(CNN)The loss of the major city of Kunduz to the Taliban is a stunning reversal for the Afghan government, deepening worries about the ability of its security forces to take the fight to the Islamic militants.
Why the Taliban takeover of Kunduz is a big deal
Afghan officials vowed to quickly drive the Taliban back out again from the northern provincial capital where the insurgents freed hundreds of inmates from a prison and raised their white flag at points around town.
On Tuesday, the Interior Ministry reported some areas had already been reclaimed and promised "a big military operation" to come. The United States also appeared to join the fray, carrying out an airstrike in Kunduz province.
As the world watches, the embattled Afghan government can't afford to let the Taliban hang on to a key population center.
Here are the main reasons why the fall of Kunduz is a big deal:
A U.S.-led coalition helped local Afghan forces drive the Taliban out of Kabul, the capital, in the aftermath of the September 11 attacks in 2001. But stamping out the Taliban across the rest of the country proved to be an elusive goal.
The militants no longer held sway in the main cities but remained a deadly foe, clashing with foreign troops over Afghanistan's rugged terrain and launching frequent suicide attacks in population centers. After 13 years and the deaths of thousands of its service members, the international coalition ended its combat mission last year, leaving Afghan forces at the forefront of the fight.
The loss of Kunduz, even if the Afghan government manages to take it back soon, is an ominous sign. It's Afghanistan's fifth largest city and the capital of the province of the same name.
"This is the biggest town they've been able to take since 2001," said Nic Robertson, CNN's international diplomatic editor. "This is a significant target and prize for the Taliban."
The U.S. government has tried to portray the handover of combat duties to Afghan troops as a step forward.
"Instead of Americans patrolling the valleys of Afghanistan, we've trained their security forces, who've now taken the lead," President Barack Obama said in his State of the Union address in January.
But analysts have expressed concern about issues like corruption, poor recruitment and problematic coordination among the different branches of the Afghan security forces: the army, police and local militias.
The Taliban's intent to try to take Kunduz was well flagged, and yet Afghan forces were unable to hold the city despite outnumbering the attackers. "Since about April this year, the Taliban increased their strength in the countryside to the north of Kunduz and have essentially had it in their sights since then," Robertson said.
The fall of Kunduz comes at an awkward time for U.S. officials as they debate what kind of military presence they want to have in Afghanistan in the coming years. Gen. John Campbell, the top commander of U.S. and NATO forces in Afghanistan, is due to testify before a U.S. Senate committee about the situation in Afghanistan next week.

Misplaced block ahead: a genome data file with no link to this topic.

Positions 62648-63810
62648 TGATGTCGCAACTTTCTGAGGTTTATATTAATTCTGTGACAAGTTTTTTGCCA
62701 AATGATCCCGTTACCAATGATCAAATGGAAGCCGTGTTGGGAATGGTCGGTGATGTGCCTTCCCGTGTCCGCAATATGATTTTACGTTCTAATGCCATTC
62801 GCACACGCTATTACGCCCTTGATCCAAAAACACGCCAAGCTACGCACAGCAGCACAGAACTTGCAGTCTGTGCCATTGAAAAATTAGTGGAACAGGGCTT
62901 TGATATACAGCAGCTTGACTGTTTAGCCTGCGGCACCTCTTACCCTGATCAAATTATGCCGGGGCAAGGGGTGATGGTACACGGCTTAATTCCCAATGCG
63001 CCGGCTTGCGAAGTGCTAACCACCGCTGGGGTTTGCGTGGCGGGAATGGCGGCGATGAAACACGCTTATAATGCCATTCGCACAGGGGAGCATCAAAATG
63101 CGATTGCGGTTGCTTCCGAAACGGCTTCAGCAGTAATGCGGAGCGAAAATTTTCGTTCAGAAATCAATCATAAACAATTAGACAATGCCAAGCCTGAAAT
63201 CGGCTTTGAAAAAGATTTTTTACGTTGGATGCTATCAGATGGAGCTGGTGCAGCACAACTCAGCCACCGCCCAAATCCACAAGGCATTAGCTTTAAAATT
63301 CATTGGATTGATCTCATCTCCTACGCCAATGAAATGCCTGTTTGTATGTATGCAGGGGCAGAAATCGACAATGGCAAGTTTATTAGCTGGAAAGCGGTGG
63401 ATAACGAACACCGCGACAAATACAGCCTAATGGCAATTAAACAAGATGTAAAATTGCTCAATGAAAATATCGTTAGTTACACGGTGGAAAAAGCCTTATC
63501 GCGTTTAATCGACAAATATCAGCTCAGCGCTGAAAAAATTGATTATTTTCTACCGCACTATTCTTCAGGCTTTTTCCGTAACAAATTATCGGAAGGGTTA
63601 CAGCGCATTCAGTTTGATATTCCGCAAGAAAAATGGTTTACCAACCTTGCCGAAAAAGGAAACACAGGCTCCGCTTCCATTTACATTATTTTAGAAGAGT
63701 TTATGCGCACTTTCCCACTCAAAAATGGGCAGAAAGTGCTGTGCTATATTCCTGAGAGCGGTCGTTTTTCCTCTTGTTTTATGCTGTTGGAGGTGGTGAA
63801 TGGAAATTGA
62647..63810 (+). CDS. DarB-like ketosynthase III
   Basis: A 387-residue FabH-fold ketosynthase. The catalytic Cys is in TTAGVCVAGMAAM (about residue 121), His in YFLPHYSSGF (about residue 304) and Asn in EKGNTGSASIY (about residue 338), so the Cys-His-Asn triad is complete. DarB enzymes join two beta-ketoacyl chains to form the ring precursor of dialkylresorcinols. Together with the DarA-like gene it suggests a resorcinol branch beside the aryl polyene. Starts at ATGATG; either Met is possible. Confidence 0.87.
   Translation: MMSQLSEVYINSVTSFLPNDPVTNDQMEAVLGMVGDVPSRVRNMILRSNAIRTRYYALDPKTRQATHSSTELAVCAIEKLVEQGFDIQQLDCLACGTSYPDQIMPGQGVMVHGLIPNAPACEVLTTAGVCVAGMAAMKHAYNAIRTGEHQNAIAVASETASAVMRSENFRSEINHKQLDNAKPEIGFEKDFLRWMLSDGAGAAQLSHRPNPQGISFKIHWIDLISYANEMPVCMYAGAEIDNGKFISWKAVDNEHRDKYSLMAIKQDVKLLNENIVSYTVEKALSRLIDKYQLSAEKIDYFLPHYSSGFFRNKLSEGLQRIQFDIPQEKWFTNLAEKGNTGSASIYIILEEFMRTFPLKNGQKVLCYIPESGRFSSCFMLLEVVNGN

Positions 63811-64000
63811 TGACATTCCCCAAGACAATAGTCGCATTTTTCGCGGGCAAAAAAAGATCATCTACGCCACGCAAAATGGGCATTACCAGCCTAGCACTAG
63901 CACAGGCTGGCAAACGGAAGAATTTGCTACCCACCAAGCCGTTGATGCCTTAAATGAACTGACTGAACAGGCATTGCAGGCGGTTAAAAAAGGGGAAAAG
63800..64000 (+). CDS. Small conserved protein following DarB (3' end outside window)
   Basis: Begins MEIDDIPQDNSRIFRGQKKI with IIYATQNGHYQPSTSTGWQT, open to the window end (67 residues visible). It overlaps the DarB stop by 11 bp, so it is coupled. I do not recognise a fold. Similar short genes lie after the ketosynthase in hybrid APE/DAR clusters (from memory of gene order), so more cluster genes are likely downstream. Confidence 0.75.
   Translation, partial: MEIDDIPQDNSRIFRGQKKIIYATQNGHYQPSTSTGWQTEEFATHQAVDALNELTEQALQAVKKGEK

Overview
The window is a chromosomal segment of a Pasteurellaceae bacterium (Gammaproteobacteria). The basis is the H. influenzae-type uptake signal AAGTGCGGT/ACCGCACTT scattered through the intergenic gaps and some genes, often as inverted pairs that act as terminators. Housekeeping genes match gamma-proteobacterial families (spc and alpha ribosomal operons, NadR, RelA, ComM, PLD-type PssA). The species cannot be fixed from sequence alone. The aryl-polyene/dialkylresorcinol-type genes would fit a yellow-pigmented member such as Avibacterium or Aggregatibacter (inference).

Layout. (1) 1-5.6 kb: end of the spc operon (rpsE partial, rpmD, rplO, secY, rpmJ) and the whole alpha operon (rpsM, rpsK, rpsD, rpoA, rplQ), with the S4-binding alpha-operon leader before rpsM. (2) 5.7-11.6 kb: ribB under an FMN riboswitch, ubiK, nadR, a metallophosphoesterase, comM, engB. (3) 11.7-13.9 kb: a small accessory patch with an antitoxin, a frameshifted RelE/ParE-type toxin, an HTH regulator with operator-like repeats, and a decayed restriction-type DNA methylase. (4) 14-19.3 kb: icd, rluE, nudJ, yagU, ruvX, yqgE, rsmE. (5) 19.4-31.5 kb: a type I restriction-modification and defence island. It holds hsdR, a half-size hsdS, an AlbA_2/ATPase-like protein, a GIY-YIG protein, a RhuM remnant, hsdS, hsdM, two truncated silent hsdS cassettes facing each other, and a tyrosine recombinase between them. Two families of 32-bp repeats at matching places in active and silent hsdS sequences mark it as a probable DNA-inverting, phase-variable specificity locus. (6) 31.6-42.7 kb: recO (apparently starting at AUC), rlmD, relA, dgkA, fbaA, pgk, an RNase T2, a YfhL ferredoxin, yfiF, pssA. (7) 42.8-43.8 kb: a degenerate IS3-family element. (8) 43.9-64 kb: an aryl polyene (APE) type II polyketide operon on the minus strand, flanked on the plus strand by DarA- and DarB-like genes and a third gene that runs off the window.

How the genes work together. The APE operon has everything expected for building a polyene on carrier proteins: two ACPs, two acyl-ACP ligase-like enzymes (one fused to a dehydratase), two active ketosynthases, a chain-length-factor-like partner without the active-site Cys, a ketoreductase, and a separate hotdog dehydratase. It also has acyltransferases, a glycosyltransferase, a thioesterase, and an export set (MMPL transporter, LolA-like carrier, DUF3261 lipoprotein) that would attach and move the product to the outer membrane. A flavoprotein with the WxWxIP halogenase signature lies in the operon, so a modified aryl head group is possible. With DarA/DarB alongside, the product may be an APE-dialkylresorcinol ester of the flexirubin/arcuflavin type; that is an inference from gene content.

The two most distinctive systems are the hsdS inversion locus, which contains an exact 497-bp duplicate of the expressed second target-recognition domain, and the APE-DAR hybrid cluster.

The Wall Street Journal reported last week that Campbell had sent five different proposals to the Pentagon and NATO officials on what to do with the roughly 10,000 U.S. troops currently in the country, most of whom are there to train, advise and assist Afghan security forces.
The recommendations range from keeping U.S. troops at their current level or sticking to the current plan to cut them dramatically to a small force by the end of next year, the report said. In a fresh indication of the Afghans' continued reliance on American backup, the U.S. military said it carried out an airstrike in Kunduz province on Tuesday.
The militant group hasn't had the easiest year. ISIS has been reported to be eating into its recruitment efforts in Afghanistan, and internal divisions in the Taliban were laid bare after the admission that longtime leader Mullah Omar had died more than two years ago.
But despite initial questions over whether the group would fall apart, new leader Mullah Akhtar Muhammad Mansour appears to have overcome the bumpy start and can now point to big blow against the Afghan government in Kunduz.
The Taliban appear to have made the most of the first summer fighting season since NATO troops took a step back. But there are still doubts about the militant group's ability to hold onto large areas of territory.
"It can destabilize far more than it can control," said a report in May by the Brookings Institution.
The Kunduz defeat is an embarrassing setback for Afghan President Ashraf Ghani, who's had a troubled first year in office. He took power after a lengthy political standoff with his main rival that paralyzed government. Problems have continued since then, including the inability to find a nominee for the key role of defense minister whom lawmakers will approve.
"The country's deep and broad political divisions and wounds, exacerbated by the presidential election, have not begun to heal," the Brookings report said.
The Taliban resurgence and the increasingly apparent shortcomings of the Afghan security forces are likely to do further damage to Ghani's leadership credentials.
"The army by its retreat yesterday, and the police by their retreat as well, have really shown that there are question marks over the government's ability to impose its writ in Kunduz, at least in the short term," Robertson said.